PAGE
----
Tevi D. Troy noted in his February 1, 2013 post in the City Journal that Koch “was a character, a media celebrity and quick with a glib.” As a three term Mayor of the Big Apple Ed Koch handled the media, criticism and the voters with a deft hand that was always geared towards consensus building. His political skills raised him to the office of mayor in 1977. Some of his critics describe him as brash, condescending, arrogant and out-of-touch with his day’s political parties. But it was just this chutzpah that earned him the respect and admiration of all New Yorkers, including many his political critics. Edward Koch passed on February 1, 2013. The City lost an iconic symbol of what it means to be a New Yorker. Importantly, he led the effort to reform of campaign spending laws in NYC. These laws ushered in an era of greater democracy and citizen participation in the political process.

In 1978 I returned for good to the City after years of study in Michigan. Decay and disarray had spread like a cancer NYC for years. When I arrived its infrastructure had badly deteriorated was in complete disrepair. I was not ready for a city that had fallen “so far down the tubes.” The streets were dirty with garbage littered about. The subways were filthy, service was spotty and irregular. The subways cars had not heat in the winter and no air conditioning during the hot summer months. Crime below and above the ground was rampant. To make matters worst the City was on the verge of fiscal bankruptcy. The average New Yorker had long ago lost hope that the things could be turned around. As the newly elected mayor Edward Koch had to deal with an ever-deepening fiscal crisis, blackout riots, and the wounded psyche of the average New Yorker. Yet Mayor Koch offered hope, solutions and took concrete steps to turn the City’s fortunes around. I remember running into him in lower Manhattan. He was greeting the average New Yorker with his coined phrase; “How I am doing?” Ed Koch was not afraid to be judged as Mayor. He welcomed and actively solicited comments about on his performance. Can anyone name one well know politician with the nerve to ask his (her) constituents to publicly evaluate his performance?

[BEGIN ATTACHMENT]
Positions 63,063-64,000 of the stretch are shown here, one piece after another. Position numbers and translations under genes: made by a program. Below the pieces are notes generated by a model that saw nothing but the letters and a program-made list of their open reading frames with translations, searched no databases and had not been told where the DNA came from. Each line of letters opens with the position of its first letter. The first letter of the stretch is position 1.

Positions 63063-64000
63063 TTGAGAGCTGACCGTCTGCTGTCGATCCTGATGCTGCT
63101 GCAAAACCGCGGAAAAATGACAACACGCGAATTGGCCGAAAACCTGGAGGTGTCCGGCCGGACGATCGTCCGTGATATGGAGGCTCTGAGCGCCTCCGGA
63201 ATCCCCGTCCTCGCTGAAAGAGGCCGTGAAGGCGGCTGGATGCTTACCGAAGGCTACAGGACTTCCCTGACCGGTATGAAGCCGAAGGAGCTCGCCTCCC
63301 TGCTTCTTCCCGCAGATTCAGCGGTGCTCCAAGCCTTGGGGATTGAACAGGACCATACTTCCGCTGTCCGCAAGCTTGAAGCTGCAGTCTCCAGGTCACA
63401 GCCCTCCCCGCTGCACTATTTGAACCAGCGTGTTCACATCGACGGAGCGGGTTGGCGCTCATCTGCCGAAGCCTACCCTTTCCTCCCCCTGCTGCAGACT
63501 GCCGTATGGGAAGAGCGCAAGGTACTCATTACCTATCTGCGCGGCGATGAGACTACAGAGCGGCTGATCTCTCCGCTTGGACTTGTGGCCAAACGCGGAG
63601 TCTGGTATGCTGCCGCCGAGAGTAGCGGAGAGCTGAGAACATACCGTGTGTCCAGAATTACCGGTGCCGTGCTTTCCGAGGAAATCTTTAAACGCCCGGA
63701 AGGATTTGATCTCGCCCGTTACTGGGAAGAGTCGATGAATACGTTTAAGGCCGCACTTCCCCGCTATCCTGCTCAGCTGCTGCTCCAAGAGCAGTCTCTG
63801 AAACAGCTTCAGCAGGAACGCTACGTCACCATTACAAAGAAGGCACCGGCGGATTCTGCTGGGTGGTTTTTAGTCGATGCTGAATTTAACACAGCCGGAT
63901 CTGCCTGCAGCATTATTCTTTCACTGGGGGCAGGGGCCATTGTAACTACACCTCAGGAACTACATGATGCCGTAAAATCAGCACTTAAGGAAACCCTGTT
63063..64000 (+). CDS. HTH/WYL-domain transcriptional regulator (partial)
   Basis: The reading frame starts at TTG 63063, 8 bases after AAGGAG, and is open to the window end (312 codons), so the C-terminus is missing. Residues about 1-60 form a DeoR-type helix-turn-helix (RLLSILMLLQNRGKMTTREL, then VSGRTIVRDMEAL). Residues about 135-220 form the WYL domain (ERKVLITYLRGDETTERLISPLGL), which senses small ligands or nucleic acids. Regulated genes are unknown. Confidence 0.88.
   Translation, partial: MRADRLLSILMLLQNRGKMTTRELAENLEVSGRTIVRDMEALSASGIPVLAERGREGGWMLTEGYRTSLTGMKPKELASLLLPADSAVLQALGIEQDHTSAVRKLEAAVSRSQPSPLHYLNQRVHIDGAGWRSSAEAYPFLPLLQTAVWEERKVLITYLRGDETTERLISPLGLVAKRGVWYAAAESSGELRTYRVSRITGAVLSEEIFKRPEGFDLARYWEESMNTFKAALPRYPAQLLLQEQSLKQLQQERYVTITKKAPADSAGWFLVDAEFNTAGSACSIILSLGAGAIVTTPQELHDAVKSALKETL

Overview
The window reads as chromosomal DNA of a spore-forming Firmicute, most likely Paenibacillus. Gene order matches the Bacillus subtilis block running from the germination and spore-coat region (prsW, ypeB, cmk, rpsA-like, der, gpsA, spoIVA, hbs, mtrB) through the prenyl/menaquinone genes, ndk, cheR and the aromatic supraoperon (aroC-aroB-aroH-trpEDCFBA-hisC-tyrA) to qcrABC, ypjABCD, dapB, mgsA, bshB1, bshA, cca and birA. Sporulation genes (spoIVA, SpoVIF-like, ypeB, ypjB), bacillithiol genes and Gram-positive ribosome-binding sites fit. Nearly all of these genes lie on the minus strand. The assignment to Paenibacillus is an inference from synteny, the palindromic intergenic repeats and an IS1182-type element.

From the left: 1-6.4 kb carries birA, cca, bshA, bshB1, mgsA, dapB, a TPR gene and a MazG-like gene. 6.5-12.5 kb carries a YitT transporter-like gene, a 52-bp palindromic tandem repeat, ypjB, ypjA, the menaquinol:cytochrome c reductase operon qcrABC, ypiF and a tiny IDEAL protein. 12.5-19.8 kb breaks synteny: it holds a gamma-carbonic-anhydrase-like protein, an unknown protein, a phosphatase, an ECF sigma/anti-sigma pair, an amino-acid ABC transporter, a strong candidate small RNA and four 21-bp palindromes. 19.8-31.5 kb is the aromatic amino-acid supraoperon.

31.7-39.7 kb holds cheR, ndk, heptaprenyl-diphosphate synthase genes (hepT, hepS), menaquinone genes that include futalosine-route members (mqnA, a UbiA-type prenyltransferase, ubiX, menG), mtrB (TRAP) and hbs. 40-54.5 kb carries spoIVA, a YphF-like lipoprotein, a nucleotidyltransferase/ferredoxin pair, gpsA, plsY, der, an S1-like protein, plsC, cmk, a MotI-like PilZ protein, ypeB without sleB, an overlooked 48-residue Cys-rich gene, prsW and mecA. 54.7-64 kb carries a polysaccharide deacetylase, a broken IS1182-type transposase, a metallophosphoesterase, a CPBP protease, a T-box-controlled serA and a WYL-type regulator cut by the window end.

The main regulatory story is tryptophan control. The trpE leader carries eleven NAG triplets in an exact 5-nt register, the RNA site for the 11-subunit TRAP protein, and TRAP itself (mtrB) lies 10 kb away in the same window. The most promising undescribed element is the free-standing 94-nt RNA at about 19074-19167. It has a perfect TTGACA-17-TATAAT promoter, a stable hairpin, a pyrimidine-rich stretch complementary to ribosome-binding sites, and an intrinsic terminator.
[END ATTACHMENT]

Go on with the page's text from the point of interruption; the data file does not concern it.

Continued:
Given the difficulties that Mayor Koch faced I think he saved NYC from itself. He forever changed the way NYC operates and conducts business. These subtle and pronounced changes allowed the City to escape the fiscal abyss that it had sunk into. Koch, the ever astute politician and consummate consensus builder, crossed political lines in order to move the City towards a more stable footing. He often feuded with other politicians and community leaders only to later bury the hatchet. Even after retiring from public office Mayor Koch remained in the public spot light until his passing.

We should thank Edward Koch for his tireless work and dedication to restoring pride in being a New Yorker. He proved to us New Yorkers that we live in dynamic and special city. He was truly a political liberal with a fair amount of sanity. Today’s politicians should take a page for Koch’s political playbook and put aside rigid ideological constraints and govern by consensus with the public’s interests as the primary goal.